This will invoke the New SMTP Receive Connector. On the Introduction screen of the wizard, enter any descriptive name for the Send Connector in the Name field. In Select the intended use for this Receive Connector field, enter the type as Internet.  Click on Next to continue the configuration of the connector.

On the Local Network settings of the New SMTP Receive Connector wizard, click on (All available IPv4 Addresses) and then click on Edit to specify the IP Address on which the Hub Server role will receive email.

In Edit Receive Connector Binding screen, select Specify an IP address option and enter the IP Address on which you wish to configure the Hub Server to receive mails. This IP Address can either be Hub Server NLB or a physical IP on the server NIC which is configured to receive mail.

In the Local Network settings screen of the New SMTP Receive Connector wizard, verify the new IP Address that has been edited on the Receive Connector. Specify the FQDN that will be used as a response to the SMTP communication and then click on Next to continue.

In the New Connector screen of the New SMTP Receive Connector wizard, verify the summary of the configuration. You can click on New to finalize the configuration and create the Receive Connector.

On Completion screen,  the results will be shown indicating the success or failure of the command. Review the successful completion summary of the wizard and then click on Finish to complete the process.

This process will create a Receive Connector of the type Internet. By default, this Receive Connector will be used for all connections.

We have to modify the behaviour of this Connector to allow only the Hub Servers of the remote domain to relay email. This can be done on the Network tab of the Receive Connector properties. Remove the default range and manually add the IP Addresses of the remote Hub Servers.

On the Authentication tab of the Receive Connector properties, uncheck the Transport Layer Security (TLS) option.

On the Permissions tab, verify that only the Anonymous users option is selected. If Receive Connector is created of the type Internet, then by default only Anonymous users will be selected. Click on OK to apply the changes and close the Receive Connector Properties.

Follow the exact procedure mentioned above to create a Receive Connector on all the Hub Servers in the domain. Depending on the Exchange architecture, you might have to enter physical Hub Server IPs or the Hub NLB IP in the Network tab option Use these local IP Addresses to receive emails of the Receive Connector.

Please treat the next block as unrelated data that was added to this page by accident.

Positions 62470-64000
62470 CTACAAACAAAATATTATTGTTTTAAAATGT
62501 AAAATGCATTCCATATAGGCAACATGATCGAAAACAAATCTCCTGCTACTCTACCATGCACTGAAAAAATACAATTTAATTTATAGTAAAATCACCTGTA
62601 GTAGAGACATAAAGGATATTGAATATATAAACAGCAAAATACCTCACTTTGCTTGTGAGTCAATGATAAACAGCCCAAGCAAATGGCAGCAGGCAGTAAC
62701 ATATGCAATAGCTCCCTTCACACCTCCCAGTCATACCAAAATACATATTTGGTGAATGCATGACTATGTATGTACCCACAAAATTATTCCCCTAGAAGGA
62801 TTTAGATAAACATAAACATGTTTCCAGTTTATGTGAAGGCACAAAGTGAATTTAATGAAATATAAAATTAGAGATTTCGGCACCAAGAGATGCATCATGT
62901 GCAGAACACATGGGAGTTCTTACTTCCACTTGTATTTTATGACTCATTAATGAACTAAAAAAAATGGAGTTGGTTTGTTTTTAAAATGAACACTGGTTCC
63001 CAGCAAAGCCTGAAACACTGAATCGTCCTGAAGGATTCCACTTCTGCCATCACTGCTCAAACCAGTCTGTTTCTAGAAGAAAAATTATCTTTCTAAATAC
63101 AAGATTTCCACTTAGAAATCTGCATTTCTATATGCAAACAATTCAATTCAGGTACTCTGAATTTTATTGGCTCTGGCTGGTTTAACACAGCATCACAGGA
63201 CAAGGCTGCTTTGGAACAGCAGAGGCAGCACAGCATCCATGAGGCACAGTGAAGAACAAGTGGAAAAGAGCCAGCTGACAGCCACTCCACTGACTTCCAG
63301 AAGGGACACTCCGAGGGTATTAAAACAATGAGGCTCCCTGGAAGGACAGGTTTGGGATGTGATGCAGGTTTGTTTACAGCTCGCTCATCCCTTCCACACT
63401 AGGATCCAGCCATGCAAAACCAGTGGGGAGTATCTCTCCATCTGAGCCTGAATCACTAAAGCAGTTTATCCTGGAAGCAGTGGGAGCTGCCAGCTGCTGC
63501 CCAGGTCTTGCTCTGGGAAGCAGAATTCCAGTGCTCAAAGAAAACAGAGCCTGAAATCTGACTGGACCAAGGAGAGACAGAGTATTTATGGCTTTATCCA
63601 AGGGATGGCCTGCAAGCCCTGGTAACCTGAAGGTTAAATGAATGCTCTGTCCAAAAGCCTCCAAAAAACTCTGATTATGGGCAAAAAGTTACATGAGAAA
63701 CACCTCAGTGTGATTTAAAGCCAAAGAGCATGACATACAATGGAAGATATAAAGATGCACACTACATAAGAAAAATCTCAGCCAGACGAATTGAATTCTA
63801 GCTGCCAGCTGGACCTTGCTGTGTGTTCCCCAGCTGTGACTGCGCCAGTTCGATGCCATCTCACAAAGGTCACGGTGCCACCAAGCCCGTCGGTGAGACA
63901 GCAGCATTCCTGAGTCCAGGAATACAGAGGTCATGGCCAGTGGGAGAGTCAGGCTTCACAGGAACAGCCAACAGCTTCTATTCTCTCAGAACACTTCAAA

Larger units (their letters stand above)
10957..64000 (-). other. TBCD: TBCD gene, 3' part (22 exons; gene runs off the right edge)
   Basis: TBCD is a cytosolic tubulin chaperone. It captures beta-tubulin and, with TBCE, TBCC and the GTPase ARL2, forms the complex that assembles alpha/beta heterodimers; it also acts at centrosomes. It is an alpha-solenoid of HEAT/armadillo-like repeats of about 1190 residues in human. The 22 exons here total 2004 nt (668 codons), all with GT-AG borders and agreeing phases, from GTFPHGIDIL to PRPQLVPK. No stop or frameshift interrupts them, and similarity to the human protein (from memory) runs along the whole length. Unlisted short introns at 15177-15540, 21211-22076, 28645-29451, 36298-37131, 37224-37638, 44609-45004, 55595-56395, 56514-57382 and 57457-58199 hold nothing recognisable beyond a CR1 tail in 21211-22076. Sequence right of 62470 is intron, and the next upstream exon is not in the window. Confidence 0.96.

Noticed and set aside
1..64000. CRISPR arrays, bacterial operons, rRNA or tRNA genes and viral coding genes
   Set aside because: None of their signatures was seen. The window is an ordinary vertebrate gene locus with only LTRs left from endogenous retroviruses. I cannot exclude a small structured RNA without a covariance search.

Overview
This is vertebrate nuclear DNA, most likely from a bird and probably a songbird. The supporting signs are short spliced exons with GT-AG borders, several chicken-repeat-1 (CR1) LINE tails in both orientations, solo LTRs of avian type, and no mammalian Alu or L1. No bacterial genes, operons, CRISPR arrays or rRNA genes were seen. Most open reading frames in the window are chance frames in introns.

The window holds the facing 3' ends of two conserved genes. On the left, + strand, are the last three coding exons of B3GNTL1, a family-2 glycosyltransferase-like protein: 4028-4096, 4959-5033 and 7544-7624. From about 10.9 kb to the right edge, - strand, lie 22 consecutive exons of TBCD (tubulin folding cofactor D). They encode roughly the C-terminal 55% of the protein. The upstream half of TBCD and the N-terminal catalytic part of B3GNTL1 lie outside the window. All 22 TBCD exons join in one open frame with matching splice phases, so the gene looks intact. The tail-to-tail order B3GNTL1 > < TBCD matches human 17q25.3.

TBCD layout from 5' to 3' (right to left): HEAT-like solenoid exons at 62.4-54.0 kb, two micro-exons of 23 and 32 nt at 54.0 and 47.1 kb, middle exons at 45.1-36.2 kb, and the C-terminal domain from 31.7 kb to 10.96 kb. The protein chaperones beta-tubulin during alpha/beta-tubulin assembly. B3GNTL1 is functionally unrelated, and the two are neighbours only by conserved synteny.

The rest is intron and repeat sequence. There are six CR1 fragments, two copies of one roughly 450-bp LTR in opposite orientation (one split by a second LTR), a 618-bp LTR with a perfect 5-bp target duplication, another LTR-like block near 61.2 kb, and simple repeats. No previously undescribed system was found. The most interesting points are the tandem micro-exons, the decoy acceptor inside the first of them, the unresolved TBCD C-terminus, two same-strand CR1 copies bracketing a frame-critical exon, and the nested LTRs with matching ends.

The above procedure will create a Receive Connector which will listen on a specific Hub Transport IP and will allow anonymous users from the remote Hub Servers to connect to the Receive connector.  We still have to configure this Receive Connector to relay mails from the remote Hub Servers.

Once the Receive Connectors have been created on all the Hub Servers for accepting mails from the remote domains, you will have to allow relaying on these connectors. In order to do allow relaying, execute the following command from the Exchange Management Shell

Get-ReceiveConnector -Identity ‘DOMAINAHUB1\Inbound – DOMAINB to DOMAINA’  | Add-ADPermission -User “NT AUTHORITY\ANONYMOUS LOGON” -ExtendedRights “Ms-Exch-SMTP-Accept-Any-Recipient”

Get-ReceiveConnector -Identity ‘DOMAINAHUB2\Inbound – DOMAINB to DOMAINA’  | Add-ADPermission -User “NT AUTHORITY\ANONYMOUS LOGON” -ExtendedRights “Ms-Exch-SMTP-Accept-Any-Recipient”

Similar Receive Connectors have to be created on the Hub Servers of the Remote Domain and these connectors have to be allowed to relay emails through their local Hub Servers. Refer to the table that lists the Receive Connectors  that have to be created on each Hub Server.

Resolving Routing Loops

Manyatimes the mail received by an Exchange organization, is delivered to remote Exchange organization for mail delivery as the target recipient is not found in its Exchange organization (Internal Relay Domain behaviour). The mail is received in the remote Exchange organization and delivery is attempted but as the target recipient is also not found in this Exchange organization, the mail is returned back to the source Exchange organization (Internal Relay domain behaviour). The source Exchange receives the Email and retries the same path causing an loop to occur. Routing loops are more common in scenarios where a single namespace is shared across multiple domains. Though Exchange architecture has the provision of handling routing loops but in such scenarios routing loops can keep the Exchange servers really busy.